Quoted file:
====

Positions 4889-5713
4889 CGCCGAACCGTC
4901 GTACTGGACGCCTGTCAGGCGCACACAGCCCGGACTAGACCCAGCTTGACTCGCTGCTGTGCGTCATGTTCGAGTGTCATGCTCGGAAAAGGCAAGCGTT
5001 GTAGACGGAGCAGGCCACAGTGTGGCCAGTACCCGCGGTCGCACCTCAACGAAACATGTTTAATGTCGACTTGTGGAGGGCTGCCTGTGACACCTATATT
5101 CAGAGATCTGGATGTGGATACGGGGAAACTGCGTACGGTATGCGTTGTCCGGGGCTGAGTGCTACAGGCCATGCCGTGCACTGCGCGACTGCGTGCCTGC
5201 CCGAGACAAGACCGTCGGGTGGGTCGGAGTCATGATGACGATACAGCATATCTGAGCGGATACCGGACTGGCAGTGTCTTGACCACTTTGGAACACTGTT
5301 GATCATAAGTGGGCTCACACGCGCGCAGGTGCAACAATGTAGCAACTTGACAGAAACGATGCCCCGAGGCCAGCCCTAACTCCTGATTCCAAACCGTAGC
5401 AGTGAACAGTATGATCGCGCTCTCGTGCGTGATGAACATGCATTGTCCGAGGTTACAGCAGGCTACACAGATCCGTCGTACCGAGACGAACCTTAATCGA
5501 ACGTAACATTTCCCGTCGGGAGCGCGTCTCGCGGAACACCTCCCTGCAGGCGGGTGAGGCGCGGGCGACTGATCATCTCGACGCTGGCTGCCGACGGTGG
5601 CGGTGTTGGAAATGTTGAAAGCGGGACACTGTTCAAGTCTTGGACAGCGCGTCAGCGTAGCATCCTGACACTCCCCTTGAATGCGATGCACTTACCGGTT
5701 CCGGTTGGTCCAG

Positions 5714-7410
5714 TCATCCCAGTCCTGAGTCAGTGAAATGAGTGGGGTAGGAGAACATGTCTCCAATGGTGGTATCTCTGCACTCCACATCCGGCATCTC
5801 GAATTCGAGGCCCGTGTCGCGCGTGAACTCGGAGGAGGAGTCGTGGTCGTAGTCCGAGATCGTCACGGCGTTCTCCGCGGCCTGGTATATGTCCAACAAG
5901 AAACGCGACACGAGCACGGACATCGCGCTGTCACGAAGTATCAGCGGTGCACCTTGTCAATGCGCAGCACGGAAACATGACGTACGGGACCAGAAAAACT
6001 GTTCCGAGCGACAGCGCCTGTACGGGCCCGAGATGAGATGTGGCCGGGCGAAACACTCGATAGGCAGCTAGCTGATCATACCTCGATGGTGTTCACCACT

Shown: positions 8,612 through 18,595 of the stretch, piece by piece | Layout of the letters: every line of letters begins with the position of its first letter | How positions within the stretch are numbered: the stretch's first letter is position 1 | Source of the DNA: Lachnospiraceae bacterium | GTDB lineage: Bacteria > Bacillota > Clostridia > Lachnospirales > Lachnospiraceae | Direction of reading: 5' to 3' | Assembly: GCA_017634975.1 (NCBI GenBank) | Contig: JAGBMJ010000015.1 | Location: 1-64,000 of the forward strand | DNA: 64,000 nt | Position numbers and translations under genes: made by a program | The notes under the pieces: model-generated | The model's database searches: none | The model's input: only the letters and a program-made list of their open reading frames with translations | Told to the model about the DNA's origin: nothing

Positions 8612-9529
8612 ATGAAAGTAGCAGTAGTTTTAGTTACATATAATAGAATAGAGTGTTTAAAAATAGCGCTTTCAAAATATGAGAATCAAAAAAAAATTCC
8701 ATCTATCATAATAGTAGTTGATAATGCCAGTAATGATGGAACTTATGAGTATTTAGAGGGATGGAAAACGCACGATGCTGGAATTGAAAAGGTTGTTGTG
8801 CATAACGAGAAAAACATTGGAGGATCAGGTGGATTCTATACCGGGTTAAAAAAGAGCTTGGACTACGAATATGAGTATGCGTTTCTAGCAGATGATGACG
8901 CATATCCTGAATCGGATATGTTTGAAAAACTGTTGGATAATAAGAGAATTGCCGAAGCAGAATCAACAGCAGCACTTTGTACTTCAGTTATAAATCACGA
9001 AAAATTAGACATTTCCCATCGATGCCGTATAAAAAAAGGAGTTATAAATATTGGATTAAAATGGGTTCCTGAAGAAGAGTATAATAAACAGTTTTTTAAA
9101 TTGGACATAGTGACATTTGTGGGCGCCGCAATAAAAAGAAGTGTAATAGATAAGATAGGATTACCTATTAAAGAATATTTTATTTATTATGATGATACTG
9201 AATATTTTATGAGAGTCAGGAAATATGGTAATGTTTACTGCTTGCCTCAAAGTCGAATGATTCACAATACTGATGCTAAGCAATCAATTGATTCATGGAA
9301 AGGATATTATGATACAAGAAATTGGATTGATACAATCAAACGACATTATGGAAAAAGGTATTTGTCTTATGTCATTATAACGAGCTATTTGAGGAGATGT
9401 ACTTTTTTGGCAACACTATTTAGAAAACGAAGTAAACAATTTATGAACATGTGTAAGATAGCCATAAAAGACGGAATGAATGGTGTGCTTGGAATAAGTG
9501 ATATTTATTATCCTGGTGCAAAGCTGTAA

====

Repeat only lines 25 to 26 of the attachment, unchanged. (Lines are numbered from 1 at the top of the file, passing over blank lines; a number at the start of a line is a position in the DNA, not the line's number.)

9201 AATATTTTATGAGAGTCAGGAAATATGGTAATGTTTACTGCTTGCCTCAAAGTCGAATGATTCACAATACTGATGCTAAGCAATCAATTGATTCATGGAA
9301 AGGATATTATGATACAAGAAATTGGATTGATACAATCAAACGACATTATGGAAAAAGGTATTTGTCTTATGTCATTATAACGAGCTATTTGAGGAGATGT